Lead Paint Test Kits

It is no secret - lead based paints are hazardous to your health, and to the health of everyone exposed to them. Lead was used as a pigment and drying agent in oil-based paints. Latex paint, which is water based, does not generally contain lead. According to the US Consumer Product Safety Commission, two-thirds of homes built prior to 1940 and half of the homes built from 1940 to 1960 contain heavily leaded paint. Some homes built after 1960 also contain heavily leaded paint. It may be on any interior or exterior surface, particularly on woodwork, doors, and windows.

Untold Damage Results From Lead In Paint

Millions of people have been poisoned from exposure to lead in paints. It is a source of lead poisoning in children and can have an effect upon adults. Irreversible brain damage and impairment of mental function is a direct result of lead poisoning in children and babies. Mental and physical development is slowed and attention deficit is increased. In pregnant women, even low levels of exposure can damage the unborn baby. Men who have lead poisoning can have fertility issues due to decreased sperm count. Adults may suffer with poor muscle coordination, nerve damage, increased blood pressure, and irritability.

Government Testing For People In Dangerous Situations

The government provides screening, especially for families living in old, deteriorating houses, and checks children regularly for signs of lead poisoning. Currently, the lead level that defines lead poisoning is 10 micrograms of lead per deciliter of blood. However, this number is being assessed because lead poisoning can occur at lower levels than 10 micrograms. Lowering the acceptable level may prevent lead poisoning in children.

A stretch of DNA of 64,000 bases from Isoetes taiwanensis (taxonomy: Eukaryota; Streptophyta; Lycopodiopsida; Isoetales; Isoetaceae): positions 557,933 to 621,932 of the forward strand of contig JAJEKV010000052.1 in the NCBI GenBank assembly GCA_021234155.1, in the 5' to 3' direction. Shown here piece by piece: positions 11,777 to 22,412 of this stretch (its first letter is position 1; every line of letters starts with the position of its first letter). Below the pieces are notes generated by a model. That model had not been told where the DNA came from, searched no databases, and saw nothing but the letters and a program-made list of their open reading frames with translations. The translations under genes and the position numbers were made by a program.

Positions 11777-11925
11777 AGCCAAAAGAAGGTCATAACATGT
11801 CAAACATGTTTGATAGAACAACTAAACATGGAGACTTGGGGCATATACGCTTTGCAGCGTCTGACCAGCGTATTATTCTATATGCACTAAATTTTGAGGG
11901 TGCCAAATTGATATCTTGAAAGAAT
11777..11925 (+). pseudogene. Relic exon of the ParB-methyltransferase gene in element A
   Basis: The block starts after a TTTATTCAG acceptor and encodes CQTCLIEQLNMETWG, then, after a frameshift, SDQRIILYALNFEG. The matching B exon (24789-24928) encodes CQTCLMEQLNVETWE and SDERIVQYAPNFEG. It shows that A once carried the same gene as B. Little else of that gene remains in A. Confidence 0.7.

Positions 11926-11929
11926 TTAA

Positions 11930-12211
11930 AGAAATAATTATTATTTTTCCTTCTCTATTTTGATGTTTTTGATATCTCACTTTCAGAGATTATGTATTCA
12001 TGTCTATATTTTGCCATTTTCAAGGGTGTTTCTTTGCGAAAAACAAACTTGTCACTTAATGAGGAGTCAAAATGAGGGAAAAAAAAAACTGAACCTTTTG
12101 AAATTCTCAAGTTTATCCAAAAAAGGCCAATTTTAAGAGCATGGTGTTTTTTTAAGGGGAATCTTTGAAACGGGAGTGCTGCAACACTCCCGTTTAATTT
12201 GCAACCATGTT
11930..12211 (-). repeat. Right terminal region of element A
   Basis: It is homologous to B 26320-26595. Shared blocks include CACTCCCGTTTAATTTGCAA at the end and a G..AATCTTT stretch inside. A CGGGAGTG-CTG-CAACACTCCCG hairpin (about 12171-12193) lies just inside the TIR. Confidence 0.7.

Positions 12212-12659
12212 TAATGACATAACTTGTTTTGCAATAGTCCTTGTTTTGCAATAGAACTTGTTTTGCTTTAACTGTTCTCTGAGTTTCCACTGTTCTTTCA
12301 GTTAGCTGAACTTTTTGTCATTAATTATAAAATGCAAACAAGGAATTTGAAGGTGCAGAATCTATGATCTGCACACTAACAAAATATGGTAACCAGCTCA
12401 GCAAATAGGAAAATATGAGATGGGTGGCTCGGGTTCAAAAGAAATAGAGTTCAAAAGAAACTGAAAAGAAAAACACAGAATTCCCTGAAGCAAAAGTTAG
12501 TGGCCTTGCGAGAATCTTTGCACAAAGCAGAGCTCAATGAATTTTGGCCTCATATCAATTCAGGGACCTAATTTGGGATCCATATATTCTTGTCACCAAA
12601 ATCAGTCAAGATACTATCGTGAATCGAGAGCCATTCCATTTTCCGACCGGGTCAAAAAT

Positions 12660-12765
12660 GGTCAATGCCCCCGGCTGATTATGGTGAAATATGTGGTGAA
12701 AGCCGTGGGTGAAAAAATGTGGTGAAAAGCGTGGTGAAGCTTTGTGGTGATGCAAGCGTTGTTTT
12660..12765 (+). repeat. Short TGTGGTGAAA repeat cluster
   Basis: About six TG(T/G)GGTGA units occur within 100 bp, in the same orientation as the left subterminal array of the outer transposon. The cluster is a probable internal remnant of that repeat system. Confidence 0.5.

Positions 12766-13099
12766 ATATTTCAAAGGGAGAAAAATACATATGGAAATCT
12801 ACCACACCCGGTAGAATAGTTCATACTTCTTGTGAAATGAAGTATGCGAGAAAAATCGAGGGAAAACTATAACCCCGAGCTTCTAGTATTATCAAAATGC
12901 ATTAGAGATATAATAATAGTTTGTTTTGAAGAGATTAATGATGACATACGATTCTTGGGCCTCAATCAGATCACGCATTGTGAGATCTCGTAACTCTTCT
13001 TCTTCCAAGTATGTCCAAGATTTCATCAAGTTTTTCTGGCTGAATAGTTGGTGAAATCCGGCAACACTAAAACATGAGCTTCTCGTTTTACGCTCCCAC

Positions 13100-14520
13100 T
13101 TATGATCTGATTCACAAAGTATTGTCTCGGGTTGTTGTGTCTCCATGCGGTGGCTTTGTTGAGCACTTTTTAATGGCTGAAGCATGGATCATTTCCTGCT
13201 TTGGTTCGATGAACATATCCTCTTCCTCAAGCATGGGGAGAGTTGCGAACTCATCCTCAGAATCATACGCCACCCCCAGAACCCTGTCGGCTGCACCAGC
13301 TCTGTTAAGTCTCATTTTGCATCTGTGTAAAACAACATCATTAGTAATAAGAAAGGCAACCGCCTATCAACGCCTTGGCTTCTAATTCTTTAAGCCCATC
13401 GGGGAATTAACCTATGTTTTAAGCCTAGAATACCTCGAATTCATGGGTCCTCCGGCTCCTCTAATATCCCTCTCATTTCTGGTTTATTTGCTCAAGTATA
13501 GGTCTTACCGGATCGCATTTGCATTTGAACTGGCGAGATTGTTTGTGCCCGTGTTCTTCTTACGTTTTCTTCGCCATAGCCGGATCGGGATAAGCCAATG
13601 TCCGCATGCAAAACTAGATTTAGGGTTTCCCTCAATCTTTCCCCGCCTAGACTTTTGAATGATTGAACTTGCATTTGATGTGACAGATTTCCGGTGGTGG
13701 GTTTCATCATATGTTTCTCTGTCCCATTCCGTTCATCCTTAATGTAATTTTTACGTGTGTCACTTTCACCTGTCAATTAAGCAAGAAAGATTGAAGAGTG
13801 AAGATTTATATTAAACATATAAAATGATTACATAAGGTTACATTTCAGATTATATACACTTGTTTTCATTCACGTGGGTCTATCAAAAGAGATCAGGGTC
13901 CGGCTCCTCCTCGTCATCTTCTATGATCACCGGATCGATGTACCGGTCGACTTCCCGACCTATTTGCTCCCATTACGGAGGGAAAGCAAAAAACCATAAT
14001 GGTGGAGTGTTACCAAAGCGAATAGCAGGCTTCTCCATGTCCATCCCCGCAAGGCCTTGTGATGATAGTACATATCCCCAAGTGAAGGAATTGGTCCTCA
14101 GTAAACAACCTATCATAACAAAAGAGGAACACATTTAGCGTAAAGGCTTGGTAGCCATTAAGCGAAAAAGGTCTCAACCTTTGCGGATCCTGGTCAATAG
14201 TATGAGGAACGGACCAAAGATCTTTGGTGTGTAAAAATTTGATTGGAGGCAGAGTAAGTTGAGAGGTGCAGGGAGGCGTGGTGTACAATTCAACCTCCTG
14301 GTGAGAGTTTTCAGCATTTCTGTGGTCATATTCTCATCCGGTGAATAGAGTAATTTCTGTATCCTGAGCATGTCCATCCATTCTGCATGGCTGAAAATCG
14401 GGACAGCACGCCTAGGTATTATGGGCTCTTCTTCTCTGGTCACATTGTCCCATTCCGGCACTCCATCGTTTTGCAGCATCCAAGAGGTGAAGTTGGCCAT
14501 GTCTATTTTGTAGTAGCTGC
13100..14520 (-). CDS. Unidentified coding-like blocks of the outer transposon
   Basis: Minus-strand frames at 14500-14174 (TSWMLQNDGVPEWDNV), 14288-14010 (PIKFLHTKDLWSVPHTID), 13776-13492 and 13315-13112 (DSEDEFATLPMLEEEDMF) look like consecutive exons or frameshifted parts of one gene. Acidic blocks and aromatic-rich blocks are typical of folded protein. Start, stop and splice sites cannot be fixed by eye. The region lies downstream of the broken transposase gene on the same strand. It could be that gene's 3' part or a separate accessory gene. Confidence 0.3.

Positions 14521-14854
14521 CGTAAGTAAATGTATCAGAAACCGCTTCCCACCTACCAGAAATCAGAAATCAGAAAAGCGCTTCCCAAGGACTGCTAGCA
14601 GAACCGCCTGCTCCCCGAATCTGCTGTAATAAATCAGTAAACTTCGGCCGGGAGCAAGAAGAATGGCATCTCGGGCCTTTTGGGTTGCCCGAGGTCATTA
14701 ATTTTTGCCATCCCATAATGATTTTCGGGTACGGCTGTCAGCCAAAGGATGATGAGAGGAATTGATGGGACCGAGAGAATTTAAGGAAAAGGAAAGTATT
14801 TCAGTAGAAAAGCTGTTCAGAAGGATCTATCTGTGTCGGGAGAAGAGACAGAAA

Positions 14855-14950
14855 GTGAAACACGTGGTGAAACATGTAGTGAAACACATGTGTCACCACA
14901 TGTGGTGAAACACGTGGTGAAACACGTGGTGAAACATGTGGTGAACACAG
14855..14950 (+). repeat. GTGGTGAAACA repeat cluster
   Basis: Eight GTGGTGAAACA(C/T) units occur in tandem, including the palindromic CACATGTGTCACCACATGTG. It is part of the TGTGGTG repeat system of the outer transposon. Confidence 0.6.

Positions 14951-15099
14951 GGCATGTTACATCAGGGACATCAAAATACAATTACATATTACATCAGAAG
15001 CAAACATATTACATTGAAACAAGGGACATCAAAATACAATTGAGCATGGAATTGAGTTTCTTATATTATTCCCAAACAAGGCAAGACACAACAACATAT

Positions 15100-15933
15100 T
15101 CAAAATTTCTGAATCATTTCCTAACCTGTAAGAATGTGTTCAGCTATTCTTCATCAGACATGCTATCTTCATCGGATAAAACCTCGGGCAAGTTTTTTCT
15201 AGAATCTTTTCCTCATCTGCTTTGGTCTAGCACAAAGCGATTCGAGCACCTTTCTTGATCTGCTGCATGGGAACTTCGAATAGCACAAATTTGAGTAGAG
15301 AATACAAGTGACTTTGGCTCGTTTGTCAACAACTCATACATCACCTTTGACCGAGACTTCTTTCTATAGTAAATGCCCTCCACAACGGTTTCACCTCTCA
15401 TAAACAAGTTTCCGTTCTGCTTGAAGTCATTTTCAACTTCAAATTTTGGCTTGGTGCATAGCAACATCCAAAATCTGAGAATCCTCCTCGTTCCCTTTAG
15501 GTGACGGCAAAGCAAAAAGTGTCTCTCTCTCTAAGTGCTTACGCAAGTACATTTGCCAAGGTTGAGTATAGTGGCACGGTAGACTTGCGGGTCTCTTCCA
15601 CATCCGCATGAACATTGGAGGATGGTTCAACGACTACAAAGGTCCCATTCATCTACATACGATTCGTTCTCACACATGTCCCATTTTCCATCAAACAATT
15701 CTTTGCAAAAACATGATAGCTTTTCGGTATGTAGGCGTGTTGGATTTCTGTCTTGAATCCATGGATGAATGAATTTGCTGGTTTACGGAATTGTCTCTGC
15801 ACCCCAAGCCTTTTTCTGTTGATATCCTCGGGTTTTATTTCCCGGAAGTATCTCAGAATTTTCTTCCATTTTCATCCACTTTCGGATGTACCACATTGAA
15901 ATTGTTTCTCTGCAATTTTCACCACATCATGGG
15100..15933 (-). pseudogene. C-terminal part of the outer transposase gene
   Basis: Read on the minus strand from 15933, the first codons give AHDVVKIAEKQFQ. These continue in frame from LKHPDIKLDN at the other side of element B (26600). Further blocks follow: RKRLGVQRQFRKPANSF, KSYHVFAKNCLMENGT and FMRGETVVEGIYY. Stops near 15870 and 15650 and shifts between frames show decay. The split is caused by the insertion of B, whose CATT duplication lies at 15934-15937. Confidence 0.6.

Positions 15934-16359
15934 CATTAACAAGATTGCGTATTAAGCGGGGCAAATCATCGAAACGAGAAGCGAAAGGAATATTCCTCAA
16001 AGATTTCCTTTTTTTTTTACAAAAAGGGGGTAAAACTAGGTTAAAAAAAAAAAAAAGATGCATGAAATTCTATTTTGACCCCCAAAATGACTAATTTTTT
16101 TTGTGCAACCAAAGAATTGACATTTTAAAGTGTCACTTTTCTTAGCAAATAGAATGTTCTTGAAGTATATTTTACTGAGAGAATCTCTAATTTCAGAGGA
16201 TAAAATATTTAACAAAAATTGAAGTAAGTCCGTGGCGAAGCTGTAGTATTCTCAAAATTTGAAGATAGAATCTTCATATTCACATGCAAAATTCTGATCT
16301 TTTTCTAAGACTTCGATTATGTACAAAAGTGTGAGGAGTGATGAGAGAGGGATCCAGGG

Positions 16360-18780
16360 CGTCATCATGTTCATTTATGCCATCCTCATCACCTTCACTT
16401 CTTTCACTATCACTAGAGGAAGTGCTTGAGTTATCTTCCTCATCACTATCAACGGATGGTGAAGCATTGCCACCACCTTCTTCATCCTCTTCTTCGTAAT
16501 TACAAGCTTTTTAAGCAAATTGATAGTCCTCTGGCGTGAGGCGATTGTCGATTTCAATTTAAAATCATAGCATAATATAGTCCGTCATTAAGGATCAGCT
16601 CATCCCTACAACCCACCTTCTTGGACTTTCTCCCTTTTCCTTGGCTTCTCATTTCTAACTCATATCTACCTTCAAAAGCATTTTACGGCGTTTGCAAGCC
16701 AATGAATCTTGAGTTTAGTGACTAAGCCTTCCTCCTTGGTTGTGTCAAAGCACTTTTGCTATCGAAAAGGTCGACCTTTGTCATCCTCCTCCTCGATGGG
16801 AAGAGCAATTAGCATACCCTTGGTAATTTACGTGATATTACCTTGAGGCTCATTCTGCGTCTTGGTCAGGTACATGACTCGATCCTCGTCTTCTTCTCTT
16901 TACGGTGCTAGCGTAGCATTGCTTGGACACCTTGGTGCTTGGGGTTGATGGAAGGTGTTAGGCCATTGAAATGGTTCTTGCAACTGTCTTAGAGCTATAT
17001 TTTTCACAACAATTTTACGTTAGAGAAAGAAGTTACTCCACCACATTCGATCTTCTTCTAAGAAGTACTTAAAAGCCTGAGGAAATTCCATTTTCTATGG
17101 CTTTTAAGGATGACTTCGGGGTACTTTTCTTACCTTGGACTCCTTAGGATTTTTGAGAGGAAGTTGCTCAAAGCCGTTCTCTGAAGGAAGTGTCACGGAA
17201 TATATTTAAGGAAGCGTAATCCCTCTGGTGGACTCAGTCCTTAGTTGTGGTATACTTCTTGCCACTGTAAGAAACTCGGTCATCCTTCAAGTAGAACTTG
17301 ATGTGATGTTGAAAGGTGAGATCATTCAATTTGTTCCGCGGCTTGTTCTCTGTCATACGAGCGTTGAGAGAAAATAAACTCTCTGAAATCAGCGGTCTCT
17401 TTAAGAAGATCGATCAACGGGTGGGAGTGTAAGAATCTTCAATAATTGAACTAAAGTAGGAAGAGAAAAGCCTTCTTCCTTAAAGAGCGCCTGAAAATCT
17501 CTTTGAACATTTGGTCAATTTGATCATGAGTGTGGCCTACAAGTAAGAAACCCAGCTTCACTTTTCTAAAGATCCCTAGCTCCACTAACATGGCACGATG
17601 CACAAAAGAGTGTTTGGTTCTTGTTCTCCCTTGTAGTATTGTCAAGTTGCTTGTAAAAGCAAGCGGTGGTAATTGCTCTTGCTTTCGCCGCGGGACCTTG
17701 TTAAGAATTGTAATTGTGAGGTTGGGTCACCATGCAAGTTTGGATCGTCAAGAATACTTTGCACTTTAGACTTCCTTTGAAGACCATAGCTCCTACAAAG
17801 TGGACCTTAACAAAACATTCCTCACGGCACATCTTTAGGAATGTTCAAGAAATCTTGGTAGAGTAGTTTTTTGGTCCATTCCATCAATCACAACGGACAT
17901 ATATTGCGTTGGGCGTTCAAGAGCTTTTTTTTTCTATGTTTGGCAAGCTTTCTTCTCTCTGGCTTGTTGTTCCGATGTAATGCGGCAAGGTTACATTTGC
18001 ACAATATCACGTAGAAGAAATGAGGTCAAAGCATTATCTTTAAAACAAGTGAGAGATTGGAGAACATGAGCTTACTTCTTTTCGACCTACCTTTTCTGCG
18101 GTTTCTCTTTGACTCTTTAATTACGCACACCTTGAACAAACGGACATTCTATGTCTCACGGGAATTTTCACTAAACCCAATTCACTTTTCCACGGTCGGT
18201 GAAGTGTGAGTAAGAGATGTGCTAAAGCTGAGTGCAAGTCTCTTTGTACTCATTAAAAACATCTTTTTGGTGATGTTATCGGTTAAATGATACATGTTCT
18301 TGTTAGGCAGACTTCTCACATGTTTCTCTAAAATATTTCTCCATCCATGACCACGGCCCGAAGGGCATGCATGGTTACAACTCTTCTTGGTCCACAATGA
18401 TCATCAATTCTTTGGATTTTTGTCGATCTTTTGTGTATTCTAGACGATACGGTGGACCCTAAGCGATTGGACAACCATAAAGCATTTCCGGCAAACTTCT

Do-It-Yourself Home Paint Test Kits

Paint test kits are available in many hardware stores and as a rule, are quite accurate. The US Consumer Product Safety Commission has not evaluated many of them. They recommend lab testing as opposed to home do-it-yourself testing. Having a lab test done can cost anywhere from $20.00 to $50.00 and requires the sample to be sent away to be evaluated.

In one home kit, a sodium sulphide solution is dropped onto a paint chip. If lead is present, the chip slowly turns dark. The problem with the test is that other metals present in the paint may cause a false-positive result, indicating the test may not be correct. In another type of test, a trained professional who is capable of operating testing equipment safely, uses an x-ray fluorescence to determine the presence of lead in a particle. It is a home-test, but a trained person should do it since the test contains radioactive material.

Consumer Reports Weigh In

Consumer Reports tested seven different types of paint test kits and discovered that overall, if a person follows the directions explicitly, the kits can be a first step in detecting lead in paint. There were two kits they found problematic. One is Pro-Lab's Lead-in-Paint-and-Dust kit. This kit does not give immediate results and the levels suggested as "safe" were in excess of what is considered safe by national standards. Another kit, SenSafe, had directions in tiny print, difficult to read and confusing, making mistakes more likely.